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Coronavirus

Xi raises pressure on Lam over Hong Kong COVID surge

Chinese leader calls for 'all necessary measures' to stop city's worst outbreak

Patients have been stuck outside Hong Kong hospitals overwhelmed with COVID cases.    © AP

HONG KONG -- Hong Kong Chief Executive Carrie Lam is under intensifying pressure over her handling of the city's worst COVID outbreak, with daily case counts multiplying and thousands waiting for admission to hospital.

Chinese President Xi Jinping raised the stakes for Lam on Wednesday with remarks carried exclusively on the front pages of local newspapers controlled by Beijing, calling on her administration to grasp the "overriding mission" of stabilizing the situation and controlling the outbreak, using whatever means necessary.

After months of calm, Hong Kong is now enveloped by a panic akin to that experienced in many places two years ago.

Until three weeks ago, the city had never seen more than 150 confirmed COVID cases in one day. On Wednesday, health officials reported 4,285 confirmed cases and 7,000 preliminary positive ones, as testing labs struggled to clear a backlog of samples.

Food prices, meanwhile, have soared as an outbreak among drivers bringing in meat and produce from mainland China has curtailed imports already squeezed by the loss of much of Hong Kong's normal airfreight traffic due to the city's tightened pandemic controls.

Thousands of residents have sought to escape the outbreak by crossing into the mainland, even trying to sneak in by boat to get around daily immigration limits.

Hong Kong cinemas, along with bars, gyms and spas, have been forced to close under renewed COVID restrictions.   © Reuters

Against this backdrop, Lam must decide whether she wants to seek another five-year term, as election officials are to begin taking nominations for her post on Sunday.

Her administration is coming under fire for failing to better prepare for the outbreak after observing two years of troubles overseas.

"Ii is quite disappointing," said David Chan, vice chair of the Hospital Authority Employees Alliance. "We had time to plan for this. (But) there just hasn't been that much communication. The Hospital Authority should have been more prepared."

The surge of cases has left doctors and nurses like Chan too busy to eat or go to the toilet. At some hospitals, patients in gurneys are kept outside in the cold because of a lack of space indoors. More than 12,000 people around the city were waiting to be admitted as of Wednesday, officials said.

According to newspapers Ta Kung Pao and Wen Wei Po, President Xi asked Vice Premier Han Zheng to relay to Lam his "concern about the pandemic situation in the city and his care for Hong Kong residents."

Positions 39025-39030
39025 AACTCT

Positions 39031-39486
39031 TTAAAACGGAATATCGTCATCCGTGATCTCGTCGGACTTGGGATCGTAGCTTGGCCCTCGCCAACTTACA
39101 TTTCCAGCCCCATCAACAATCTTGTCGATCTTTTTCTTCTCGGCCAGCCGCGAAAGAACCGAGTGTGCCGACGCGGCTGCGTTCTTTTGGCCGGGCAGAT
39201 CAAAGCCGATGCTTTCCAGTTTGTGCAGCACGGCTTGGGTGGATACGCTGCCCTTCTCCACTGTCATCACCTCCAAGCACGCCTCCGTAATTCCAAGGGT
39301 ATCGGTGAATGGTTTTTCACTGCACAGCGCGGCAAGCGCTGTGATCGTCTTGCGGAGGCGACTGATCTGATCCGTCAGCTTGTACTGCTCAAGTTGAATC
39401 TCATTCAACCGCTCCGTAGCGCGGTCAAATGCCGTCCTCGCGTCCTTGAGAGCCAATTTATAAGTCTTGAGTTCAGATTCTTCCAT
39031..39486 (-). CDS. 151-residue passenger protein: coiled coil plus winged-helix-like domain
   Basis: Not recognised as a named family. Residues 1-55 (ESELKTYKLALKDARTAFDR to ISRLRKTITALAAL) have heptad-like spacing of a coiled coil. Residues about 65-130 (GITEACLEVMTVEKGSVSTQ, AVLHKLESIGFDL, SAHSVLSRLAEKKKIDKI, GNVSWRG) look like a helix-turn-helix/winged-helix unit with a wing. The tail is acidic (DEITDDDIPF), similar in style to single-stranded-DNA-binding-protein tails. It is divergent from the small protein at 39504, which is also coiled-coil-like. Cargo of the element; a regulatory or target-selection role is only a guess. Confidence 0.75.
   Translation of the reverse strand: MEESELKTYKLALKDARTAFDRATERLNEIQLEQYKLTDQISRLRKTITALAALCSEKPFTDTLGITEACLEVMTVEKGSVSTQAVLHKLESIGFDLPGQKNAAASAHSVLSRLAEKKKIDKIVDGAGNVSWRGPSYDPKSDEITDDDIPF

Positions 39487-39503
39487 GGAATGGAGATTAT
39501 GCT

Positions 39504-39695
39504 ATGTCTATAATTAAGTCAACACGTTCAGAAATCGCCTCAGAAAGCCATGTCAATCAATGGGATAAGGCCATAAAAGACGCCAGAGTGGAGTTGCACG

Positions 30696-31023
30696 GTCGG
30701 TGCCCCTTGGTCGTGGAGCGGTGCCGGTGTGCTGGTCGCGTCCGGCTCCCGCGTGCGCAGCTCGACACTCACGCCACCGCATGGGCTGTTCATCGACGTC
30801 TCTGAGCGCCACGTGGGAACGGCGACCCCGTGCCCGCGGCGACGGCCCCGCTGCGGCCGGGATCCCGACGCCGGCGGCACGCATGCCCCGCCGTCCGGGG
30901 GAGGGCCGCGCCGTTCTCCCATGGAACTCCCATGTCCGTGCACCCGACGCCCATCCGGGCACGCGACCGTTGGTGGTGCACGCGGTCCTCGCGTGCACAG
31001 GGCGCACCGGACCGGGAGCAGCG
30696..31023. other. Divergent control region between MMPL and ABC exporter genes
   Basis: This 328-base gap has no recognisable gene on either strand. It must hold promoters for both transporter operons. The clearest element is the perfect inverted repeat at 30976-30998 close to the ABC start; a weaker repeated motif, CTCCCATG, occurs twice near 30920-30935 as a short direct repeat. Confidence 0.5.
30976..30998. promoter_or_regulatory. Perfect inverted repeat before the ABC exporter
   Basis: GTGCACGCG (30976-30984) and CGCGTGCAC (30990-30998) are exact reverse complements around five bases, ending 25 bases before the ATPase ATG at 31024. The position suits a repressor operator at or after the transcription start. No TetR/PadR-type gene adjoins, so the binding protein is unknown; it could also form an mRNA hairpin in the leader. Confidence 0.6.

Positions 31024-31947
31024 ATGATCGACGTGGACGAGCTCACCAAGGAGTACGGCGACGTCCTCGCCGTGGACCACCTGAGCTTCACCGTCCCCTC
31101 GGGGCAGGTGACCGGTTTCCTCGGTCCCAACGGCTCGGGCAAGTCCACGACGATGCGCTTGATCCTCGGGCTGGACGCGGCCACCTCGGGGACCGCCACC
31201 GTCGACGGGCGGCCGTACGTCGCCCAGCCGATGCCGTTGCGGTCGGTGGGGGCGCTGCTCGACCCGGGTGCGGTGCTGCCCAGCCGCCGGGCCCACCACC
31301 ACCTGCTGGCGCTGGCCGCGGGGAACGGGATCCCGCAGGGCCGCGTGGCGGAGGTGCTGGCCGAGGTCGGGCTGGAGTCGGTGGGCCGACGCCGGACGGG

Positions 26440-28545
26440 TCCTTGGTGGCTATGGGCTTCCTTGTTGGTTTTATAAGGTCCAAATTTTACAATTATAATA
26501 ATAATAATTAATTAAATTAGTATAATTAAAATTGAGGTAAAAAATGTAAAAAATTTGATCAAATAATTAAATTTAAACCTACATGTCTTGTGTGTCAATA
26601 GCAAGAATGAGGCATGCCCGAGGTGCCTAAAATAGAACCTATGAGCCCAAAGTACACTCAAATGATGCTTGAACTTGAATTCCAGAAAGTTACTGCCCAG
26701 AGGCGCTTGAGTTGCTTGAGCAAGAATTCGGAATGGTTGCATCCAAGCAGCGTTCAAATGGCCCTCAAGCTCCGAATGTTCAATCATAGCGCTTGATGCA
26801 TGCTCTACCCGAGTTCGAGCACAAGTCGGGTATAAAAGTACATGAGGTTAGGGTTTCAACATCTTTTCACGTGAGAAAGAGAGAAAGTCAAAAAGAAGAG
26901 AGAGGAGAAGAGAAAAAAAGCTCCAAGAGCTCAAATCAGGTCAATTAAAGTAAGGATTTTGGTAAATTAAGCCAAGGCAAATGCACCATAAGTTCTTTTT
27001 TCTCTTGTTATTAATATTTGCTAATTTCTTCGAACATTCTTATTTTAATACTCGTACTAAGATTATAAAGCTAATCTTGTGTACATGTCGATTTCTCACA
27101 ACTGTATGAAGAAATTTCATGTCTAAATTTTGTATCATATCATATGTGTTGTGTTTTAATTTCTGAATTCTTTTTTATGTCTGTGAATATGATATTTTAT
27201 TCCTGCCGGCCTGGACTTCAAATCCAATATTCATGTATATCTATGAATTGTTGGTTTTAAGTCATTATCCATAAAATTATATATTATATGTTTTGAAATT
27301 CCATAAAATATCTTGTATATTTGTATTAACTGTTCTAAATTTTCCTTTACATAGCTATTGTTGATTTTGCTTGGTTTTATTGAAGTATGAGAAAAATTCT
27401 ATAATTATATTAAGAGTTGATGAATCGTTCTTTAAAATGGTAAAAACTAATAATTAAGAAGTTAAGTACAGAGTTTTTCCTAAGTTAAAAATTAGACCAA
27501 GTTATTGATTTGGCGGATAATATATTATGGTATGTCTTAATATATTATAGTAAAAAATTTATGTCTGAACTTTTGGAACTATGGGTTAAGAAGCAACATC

"Authorities must mobilize all forces and resources that can be mobilized, take all necessary measures and protect Hong Kong peoples' lives and health, as well as ensure Hong Kong's social stability," the reports quoted Xi as saying.

The surge has already burst the bounds of the city's tightly regimented COVID control system, but some medical experts believe the daily case count could even reach 28,000 next month.

Until this outbreak, most overseas arrivals in Hong Kong, vaccinated or not, were required to spend three weeks in a designated quarantine hotel.

Anyone in the city who tested positive for COVID was to be hospitalized and then to stay in an isolation center for two weeks after testing clear. Those judged to be close contacts of a positive case were subject to up to three weeks of isolation.

While Hong Kong Chief Executive Carrie Lam has yet to say whether she will run for a new term, businessman Wu Sai-chuen, center, announced on Feb. 16 that he will seek the position.    © Reuters

The outbreak has already forced the government to scale back those requirements and begin to ask people to test themselves at home, but it has yet to make test kits available and is scrambling for capacity to handle new cases.

Dr. Libby Lee, the Hospital Authority's director of strategic development, said Wednesday that anyone with mild symptoms should not even see a doctor. "Because most symptoms, especially if you are vaccinated, will go away in two, three days," she said.

"The problem we are facing is, given the magnitude, pace and severity of this fifth (COVID) wave, it has outgrown our capacity," Lam said on Tuesday, insisting she would maintain a "dynamic COVID-zero" strategy as the city "could not surrender to the virus" but batting away speculation about the kind of citywide lockdown seen in mainland cities like Xi'an.

The government is now seeking to use more hotels, as well as recently completed public housing buildings, as isolation centers. Hospitals, though, are still struggling to clear out healthy patients admitted earlier.

"A lot of people can go home, but they can't be moved home by policy," said a public hospital doctor. "That's why we are under a lot of pressure. It is creating a bottleneck."

Businesses, meanwhile, are struggling to cope with renewed restrictions that have again shuttered bars, gyms, cinemas and spas. Multinationals are squirming under a ban on flights from key partner states including the U.S., U.K, Australia, Canada, India, France and the Philippines.

"The virus is going to be around," Bernard Chan, a member of Lam's advisory Executive Council, told Nikkei Asia. "This is going to keep happening, right? So in a way, you can say that we are also living with the virus, because the virus is there."

"But we will do everything we can to identify and stop that chain through testing," he said. "This can't go on forever, right? Eventually, we just have to, we need to reconnect with the world one way or the other."

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